Mainstream fixed income indices suffer from the same quirk as most equity indices. Click here for more info, but in a nutshell a market capitalization weighted index assigns more weight of a stock in an index based on the relative market capitalization of the stock in question compared to the overall index. So if stock XYZ has a market cap of $5 billion and the index has a total market cap of $100 billion, then stock XYZ has a weighting of 5% in that index. As the price goes up of the stock, so does the market capitalization and hence its weighting in that index. Theretofore price bubbles (irrationally high prices) leads to over exposure to overvalued stocks and underexposure to undervalued stocks (the exact opposite strategy that a rational investor would desire.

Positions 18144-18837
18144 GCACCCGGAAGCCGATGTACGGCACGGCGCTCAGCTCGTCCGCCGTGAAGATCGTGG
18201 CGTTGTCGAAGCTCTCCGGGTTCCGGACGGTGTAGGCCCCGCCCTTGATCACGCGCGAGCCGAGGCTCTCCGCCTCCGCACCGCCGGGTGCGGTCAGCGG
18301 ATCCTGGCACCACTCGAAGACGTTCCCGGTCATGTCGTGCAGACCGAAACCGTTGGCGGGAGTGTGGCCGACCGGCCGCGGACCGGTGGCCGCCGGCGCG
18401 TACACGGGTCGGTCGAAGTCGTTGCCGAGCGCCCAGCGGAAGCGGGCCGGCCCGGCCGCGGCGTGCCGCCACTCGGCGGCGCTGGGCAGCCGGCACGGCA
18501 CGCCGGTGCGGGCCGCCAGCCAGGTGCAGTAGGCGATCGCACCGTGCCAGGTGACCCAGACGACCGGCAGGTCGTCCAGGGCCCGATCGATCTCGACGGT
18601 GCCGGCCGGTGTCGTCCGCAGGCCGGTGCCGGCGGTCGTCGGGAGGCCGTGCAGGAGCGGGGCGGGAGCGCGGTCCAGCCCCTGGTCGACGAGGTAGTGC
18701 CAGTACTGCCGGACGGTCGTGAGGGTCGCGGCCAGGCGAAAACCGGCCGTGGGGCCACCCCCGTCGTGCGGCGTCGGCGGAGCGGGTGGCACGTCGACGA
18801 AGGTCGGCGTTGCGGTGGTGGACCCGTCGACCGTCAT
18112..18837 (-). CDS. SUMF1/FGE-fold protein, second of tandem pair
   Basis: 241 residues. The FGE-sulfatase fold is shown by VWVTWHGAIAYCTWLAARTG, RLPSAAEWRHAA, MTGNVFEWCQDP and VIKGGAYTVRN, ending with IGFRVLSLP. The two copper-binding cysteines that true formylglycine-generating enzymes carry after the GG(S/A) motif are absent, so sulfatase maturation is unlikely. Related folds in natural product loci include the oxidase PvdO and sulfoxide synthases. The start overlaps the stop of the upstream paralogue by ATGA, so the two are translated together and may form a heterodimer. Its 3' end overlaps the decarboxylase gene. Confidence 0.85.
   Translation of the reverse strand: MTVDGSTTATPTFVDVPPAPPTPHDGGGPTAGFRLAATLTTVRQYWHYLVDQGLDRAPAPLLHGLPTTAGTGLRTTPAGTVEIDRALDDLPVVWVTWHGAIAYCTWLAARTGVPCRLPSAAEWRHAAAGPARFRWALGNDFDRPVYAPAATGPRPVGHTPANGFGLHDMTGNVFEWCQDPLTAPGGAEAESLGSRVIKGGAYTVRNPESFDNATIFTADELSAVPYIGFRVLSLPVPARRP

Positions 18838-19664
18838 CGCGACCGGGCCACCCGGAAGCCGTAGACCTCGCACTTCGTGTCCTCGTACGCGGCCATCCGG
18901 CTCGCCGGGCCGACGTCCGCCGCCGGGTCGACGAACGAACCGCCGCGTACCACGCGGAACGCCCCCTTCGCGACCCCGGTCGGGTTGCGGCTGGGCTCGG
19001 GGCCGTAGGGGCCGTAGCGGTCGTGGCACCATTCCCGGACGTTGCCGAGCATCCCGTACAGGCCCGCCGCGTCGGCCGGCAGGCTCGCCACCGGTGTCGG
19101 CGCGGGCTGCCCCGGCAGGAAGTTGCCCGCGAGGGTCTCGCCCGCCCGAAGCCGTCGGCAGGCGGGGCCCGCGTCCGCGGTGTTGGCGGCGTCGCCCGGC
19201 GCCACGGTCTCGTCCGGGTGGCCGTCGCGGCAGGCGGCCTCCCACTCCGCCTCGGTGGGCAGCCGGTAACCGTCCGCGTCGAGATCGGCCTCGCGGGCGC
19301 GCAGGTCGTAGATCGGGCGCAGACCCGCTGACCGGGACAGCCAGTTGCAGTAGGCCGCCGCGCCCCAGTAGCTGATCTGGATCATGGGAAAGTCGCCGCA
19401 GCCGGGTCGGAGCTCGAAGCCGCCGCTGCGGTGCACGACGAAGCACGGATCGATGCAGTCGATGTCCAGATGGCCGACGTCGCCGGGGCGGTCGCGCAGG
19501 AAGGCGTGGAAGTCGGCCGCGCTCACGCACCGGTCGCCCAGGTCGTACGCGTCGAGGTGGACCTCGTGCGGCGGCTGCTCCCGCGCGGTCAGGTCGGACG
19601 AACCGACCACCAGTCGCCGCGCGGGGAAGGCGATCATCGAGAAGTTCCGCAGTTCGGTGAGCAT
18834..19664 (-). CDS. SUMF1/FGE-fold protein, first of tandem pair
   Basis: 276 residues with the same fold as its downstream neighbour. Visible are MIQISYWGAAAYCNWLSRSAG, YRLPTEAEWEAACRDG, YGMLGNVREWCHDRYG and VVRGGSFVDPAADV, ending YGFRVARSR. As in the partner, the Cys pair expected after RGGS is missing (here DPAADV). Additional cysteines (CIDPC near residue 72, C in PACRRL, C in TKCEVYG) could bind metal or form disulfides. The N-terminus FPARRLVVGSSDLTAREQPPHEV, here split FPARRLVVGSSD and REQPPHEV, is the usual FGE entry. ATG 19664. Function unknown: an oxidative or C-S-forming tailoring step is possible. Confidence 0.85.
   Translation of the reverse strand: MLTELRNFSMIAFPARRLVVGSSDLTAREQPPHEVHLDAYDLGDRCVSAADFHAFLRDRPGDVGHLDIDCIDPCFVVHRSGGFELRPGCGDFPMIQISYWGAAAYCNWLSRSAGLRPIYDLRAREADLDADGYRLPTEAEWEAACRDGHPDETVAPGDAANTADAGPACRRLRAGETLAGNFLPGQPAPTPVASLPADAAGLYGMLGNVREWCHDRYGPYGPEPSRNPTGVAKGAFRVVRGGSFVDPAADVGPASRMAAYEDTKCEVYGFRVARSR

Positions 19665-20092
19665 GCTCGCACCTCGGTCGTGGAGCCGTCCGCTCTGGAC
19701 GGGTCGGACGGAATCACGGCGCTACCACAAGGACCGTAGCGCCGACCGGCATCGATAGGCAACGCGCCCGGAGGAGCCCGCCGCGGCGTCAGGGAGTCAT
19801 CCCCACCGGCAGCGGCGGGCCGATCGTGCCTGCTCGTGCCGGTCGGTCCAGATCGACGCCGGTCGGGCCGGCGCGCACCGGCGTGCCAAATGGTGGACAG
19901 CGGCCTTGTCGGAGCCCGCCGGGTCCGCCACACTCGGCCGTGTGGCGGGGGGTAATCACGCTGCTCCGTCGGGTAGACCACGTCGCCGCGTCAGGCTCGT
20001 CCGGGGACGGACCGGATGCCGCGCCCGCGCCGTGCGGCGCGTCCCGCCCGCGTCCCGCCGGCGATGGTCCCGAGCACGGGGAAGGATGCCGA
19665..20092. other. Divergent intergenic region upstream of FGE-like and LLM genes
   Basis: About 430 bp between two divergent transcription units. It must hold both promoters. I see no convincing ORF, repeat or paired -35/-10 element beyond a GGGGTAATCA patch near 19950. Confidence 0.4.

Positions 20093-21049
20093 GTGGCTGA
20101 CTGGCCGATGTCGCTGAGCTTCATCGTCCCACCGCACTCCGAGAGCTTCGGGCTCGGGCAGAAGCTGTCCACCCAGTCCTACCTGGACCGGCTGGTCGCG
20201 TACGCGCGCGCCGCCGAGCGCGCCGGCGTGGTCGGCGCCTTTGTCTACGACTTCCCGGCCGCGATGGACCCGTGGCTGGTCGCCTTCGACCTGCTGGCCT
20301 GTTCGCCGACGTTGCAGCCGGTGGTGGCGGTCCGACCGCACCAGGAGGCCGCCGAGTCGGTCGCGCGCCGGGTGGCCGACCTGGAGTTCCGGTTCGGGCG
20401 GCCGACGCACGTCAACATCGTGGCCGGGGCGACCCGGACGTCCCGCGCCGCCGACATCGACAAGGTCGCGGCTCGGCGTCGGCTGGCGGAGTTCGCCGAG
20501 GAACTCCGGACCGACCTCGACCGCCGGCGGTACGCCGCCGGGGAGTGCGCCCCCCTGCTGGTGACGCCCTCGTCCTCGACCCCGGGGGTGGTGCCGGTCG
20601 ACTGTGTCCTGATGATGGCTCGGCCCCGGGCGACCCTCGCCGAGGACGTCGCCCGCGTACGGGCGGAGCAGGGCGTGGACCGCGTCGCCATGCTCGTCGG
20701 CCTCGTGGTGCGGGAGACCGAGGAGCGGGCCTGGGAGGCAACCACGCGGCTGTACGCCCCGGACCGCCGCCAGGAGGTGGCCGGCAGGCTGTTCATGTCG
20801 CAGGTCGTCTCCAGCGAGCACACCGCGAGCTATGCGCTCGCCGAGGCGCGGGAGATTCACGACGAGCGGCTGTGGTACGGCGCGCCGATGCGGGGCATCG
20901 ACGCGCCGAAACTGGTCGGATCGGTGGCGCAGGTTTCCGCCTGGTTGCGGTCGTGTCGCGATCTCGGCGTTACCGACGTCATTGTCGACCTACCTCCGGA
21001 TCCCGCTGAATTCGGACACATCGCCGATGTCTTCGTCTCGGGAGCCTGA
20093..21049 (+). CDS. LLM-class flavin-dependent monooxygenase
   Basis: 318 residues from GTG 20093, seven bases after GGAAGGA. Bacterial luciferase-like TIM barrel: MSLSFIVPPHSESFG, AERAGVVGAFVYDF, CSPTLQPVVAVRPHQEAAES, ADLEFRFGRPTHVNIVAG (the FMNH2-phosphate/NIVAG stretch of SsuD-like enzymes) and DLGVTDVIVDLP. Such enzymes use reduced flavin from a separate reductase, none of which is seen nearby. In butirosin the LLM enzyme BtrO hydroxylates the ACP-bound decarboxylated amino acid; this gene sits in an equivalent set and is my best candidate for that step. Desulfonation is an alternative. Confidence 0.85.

The same quirk holds true to fixed income indices which are also market capitalization weighted. For example, a fixed income index would assign the most weight to the largest fixed income issue. In other words your exposures are largest to the companies/entities that have the most debt.
Doesn’t that strike you as counter-intuitive?